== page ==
Benjamin Morel

Gérard Larcher's remark makes good sense.

You cannot be elected without campaigning, playing an in-between round by taking up, as during the Marseille speech, the vocabulary of Jean-Luc Mélenchon, seeing for yourself on the evening of the second round that your election is not worth a check in white, and then surprise you that the People do not follow us when you say

"I am doing it, because I was elected and it was in my programme"


Emmanuel Macron knows it and felt it just after the second round.

In addition to the speech, the idea of ​​the National Council for Refoundation was precisely to co-construct the reforms upstream with the partners to try to clear the ground by relying on broad support to build the legitimacy of the reforms.

How to explain the controversy triggered by this sentence?

Is it inaudible because the French see that the state is collapsing?

I don't think they see the state collapsing, rather they feel like the state has been taken away.

We have never talked so much about constitutional law as in the past two months.

47-1, 44 paragraph 3, 49 paragraph 3, or even article 38 of the rules of the Senate!

A few more months of debate and we will be a people of constitutionalists.

People are not outraged over procedural issues, but they are feeling the effects.

This Parliament, imperfect and sometimes excessive, represents them more than a monochromatic political executive.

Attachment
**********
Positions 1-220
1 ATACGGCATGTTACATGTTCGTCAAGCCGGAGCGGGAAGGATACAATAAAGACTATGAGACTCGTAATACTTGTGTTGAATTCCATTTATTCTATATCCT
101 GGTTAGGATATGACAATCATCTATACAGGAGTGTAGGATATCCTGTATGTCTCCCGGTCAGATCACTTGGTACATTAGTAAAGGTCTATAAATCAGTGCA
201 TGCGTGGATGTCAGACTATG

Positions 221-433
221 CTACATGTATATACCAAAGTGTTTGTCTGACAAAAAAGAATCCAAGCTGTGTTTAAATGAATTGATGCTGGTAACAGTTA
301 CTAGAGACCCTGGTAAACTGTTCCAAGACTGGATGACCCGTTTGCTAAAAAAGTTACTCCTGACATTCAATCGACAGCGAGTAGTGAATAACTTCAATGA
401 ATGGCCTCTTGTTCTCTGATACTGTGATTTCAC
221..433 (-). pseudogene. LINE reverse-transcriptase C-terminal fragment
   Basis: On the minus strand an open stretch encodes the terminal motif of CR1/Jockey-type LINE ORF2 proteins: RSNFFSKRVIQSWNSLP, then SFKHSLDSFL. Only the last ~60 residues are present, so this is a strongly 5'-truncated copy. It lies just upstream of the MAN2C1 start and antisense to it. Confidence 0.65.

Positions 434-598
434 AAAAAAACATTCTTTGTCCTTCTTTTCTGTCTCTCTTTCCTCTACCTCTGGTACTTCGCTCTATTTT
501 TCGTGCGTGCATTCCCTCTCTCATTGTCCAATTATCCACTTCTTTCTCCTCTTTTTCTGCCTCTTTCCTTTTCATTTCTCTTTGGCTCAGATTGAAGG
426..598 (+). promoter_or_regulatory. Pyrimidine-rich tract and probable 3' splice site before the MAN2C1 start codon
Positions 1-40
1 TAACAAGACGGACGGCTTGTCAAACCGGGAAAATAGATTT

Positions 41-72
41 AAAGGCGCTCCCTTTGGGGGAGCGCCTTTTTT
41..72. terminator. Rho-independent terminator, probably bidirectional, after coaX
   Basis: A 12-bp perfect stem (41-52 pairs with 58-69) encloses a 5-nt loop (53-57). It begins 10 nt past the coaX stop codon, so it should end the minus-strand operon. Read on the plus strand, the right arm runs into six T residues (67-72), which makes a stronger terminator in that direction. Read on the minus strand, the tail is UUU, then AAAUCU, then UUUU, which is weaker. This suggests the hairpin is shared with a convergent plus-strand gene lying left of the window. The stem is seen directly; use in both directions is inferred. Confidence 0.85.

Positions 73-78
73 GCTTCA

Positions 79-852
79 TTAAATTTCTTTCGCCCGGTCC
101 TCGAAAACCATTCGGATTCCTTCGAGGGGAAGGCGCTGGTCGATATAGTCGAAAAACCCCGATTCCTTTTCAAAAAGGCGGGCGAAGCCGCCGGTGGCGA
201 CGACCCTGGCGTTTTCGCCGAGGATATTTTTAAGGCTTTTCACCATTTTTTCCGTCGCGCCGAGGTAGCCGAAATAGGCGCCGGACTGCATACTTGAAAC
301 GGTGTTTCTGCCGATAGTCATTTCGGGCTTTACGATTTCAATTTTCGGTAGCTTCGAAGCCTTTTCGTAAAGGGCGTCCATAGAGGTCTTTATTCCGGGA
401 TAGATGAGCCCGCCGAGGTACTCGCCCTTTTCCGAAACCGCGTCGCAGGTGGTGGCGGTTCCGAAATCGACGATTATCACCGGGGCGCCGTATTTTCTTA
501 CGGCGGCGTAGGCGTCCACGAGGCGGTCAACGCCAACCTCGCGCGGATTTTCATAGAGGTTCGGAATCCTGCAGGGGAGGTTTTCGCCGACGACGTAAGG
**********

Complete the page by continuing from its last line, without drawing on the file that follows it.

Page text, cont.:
When we do violence to him, when we force him, even if we do not understand the subtleties of the procedures, it is the voice of a majority hostile opinion that we extinguish.

The state, in a republican conception, does not

is not only a power, it is also the instrument available to the people to influence their own destiny.

If this instrument is perceived as external, then we are in crisis.

If Emmanuel Macron wants to pass texts, he will have to use and abuse acts of force, at the risk of further aggravating the situation.

Benjamin Morel

How does this “disintegration” of the state translate?

The concern is that today, Emmanuel Macron is paradoxically suffering from a crisis of impotence.

The major economic issues that undermine the nation seem rather insoluble for him, failing to get out of the major dominant economic paradigms.

However, we have not even been able to leave the European electricity market, as the Spaniards and the Portuguese did… There is also political powerlessness because there is no parliamentary majority.

Two weeks ago, Horizon bills were rejected by Ensemble, and Ensemble bills were rejected by the MoDem.

During the motion of censure, the deputies of the majority were not even present to support their Prime Minister.

The only possible partner, LR, is exploded like a puzzle.

Read alsoEmmanuel Macron's popularity at its lowest since the "yellow vests" crisis

If Emmanuel Macron wants to pass texts, he will have to use and abuse acts of force, at the risk of further aggravating the situation.

Faced with this, the power prefers to renounce to really act, at least from a legislative point of view.

It is basically the only and true announcement of yesterday: less laws, because each law would be a fight.

If the government went through a PLFSS on the pension reform, it was to keep a 49 paragraph 3 on the immigration law.

During his interview, Emmanuel Macron implicitly announced that due to tensions around the pension reform, he was renouncing a text on immigration to avoid having to use article 49 paragraph 3 again. is undoubtedly the greatest admission of a power that understands that it has reached the limits of what

Source: lefigaro

All news articles on 2023-03-23